Wednesday, September 17, 2008

kudzu believe it?

After the slaughter of the hideous ivy monster perpetrated back in March it was tempting to sit back and not pay much attention to the garden over the summer. So that's what we did.

However, having had a quick scout round the back of the kitchen a few days ago I was alarmed to see that the little area behind the wooden trellis that we exposed by removing the ivy had been largely engulfed in bindweed, which had grown right through and over the rather attractive shrub that's out there (I think it's a camellia of some sort).

I was put in mind of the extraordinary pictures you sometimes see of houses, trees, farm machinery etc. in the south-eastern states of the USA which have been completely engulfed by the kudzu vine, which was introduced into the USA from its native Japan into the 1870s. Here's a few more good examples.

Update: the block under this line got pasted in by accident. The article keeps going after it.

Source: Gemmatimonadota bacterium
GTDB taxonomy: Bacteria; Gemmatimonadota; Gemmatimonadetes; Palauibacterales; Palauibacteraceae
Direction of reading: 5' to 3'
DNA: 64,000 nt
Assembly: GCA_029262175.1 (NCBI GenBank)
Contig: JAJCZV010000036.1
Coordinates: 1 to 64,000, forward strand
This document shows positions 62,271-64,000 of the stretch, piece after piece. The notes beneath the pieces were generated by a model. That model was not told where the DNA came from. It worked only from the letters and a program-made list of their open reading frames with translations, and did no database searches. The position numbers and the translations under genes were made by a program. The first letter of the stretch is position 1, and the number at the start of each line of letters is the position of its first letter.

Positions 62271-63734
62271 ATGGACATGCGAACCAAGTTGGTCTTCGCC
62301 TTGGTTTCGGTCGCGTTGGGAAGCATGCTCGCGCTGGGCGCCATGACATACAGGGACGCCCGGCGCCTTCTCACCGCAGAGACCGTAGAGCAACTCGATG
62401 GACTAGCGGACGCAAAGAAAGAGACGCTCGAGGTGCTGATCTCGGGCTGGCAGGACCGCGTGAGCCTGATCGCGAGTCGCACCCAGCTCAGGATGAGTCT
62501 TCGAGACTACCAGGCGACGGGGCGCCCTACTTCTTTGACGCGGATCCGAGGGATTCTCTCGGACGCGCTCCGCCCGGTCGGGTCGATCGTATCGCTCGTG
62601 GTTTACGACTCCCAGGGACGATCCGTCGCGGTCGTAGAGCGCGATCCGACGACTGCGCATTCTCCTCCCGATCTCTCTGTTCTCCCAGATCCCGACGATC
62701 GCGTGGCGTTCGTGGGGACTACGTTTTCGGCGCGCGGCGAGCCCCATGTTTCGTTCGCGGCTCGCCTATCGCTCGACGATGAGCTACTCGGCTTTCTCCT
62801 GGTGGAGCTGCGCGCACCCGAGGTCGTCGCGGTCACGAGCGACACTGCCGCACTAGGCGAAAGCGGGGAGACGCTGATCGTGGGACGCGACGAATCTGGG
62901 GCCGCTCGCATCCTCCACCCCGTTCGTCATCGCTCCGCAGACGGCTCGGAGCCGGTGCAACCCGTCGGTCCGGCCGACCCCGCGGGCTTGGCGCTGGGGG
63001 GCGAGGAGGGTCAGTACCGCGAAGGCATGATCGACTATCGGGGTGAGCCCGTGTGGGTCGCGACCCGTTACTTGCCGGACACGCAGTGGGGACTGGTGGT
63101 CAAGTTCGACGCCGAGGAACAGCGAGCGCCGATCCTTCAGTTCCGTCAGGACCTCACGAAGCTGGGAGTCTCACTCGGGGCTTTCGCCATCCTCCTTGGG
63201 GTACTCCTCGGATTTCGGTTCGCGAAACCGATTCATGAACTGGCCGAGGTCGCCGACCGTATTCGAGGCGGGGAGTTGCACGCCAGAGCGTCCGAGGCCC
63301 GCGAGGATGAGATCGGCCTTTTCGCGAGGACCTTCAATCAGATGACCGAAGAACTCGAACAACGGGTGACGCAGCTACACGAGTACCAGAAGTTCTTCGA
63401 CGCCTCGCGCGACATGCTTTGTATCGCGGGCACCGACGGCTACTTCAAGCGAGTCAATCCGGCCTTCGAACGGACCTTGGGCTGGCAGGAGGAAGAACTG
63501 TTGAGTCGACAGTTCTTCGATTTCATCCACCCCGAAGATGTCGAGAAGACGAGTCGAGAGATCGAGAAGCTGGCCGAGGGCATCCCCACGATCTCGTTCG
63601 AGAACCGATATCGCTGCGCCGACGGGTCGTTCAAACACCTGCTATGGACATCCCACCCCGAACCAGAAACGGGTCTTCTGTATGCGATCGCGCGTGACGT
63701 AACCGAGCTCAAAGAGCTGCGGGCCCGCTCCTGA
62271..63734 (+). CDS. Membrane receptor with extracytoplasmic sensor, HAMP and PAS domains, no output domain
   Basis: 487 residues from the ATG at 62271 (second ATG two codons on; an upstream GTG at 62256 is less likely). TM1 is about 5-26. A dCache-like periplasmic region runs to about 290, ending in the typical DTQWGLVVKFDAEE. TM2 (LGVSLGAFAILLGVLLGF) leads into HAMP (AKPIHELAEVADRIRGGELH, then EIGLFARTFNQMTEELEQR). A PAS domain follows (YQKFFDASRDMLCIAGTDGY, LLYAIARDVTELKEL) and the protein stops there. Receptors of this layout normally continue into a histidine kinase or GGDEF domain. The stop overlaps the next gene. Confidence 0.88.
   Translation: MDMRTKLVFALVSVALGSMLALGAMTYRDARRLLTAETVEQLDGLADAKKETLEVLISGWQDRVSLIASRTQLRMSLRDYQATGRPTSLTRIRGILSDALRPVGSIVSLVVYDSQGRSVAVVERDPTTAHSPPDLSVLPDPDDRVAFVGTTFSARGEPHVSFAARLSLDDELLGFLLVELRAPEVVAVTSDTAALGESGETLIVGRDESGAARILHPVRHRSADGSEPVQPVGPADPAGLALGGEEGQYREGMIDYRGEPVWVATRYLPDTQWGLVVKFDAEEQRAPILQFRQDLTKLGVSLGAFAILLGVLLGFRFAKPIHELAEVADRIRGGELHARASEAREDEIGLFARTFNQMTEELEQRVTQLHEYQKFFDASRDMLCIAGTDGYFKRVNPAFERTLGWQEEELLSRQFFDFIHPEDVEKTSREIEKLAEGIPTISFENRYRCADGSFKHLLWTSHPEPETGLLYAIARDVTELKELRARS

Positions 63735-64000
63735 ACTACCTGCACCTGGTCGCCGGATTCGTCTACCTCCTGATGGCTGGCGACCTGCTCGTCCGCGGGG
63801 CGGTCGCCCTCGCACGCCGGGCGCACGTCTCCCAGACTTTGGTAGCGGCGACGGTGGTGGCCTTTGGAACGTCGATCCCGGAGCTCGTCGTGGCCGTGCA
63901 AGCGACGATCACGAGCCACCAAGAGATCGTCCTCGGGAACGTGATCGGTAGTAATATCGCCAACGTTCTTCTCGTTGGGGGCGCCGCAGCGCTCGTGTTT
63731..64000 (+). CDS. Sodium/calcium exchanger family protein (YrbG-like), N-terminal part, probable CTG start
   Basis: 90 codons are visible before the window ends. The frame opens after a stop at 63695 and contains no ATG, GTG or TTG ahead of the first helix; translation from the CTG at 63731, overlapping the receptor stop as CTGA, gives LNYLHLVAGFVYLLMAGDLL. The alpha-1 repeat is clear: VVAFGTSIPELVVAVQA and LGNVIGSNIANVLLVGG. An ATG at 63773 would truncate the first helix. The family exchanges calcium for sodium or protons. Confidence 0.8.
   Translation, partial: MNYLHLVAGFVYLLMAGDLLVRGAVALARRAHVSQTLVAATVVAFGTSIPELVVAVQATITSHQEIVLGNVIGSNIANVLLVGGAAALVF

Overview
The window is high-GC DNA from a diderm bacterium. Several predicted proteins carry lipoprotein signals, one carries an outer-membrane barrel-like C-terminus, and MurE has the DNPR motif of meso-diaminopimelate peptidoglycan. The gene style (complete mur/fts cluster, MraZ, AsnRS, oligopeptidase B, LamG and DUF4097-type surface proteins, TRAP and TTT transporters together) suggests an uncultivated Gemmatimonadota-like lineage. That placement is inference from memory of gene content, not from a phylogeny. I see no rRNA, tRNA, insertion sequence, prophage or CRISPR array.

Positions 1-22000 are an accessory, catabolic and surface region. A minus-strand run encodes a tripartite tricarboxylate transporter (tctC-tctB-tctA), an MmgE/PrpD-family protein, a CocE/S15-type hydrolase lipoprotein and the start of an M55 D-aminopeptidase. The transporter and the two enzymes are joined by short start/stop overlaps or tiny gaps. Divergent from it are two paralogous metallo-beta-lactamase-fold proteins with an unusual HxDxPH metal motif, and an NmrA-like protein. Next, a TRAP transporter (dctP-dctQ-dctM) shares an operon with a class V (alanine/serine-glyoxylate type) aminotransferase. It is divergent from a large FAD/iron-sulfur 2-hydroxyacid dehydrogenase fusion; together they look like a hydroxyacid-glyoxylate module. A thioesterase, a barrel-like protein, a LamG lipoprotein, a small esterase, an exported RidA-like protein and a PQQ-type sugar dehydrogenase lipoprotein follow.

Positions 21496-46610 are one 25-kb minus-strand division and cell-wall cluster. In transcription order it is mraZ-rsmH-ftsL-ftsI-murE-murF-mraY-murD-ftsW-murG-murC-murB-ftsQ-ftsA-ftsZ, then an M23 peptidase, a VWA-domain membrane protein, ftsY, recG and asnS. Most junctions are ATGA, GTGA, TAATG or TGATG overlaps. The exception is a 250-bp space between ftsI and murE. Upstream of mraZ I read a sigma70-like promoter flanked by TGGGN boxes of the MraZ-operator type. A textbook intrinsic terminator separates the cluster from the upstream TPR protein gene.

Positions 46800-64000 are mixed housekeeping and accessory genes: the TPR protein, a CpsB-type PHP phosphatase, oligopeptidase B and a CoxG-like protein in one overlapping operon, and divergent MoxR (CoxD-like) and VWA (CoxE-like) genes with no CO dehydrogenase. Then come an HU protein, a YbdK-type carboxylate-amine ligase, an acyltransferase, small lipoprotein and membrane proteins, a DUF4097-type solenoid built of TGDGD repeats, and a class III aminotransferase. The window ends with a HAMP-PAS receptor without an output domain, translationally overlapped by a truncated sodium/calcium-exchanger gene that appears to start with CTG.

There's something slightly freaky about this sort of blind unstoppable fecundity, a slightly less purposeless version of which (in addition to shameless stealings from a variety of sources, most notably The Thing From Another World) formed the basis of the Doctor Who serial The Seeds Of Doom, which I remember watching when I was 6 years old and being completely terrified by, particularly the bit where the Keeler character gradually turns into a sort of giant cabbage.

Obviously our infestation was on a somewhat smaller and less scary scale and a bit of frenzied shearing and yanking out of roots did the job, for the moment at least.

Kudzu also features on the cover of REM's classic 1983 debut album Murmur. If you haven't got it, do yourself a favour and spend £4.98 at Amazon today.

No comments: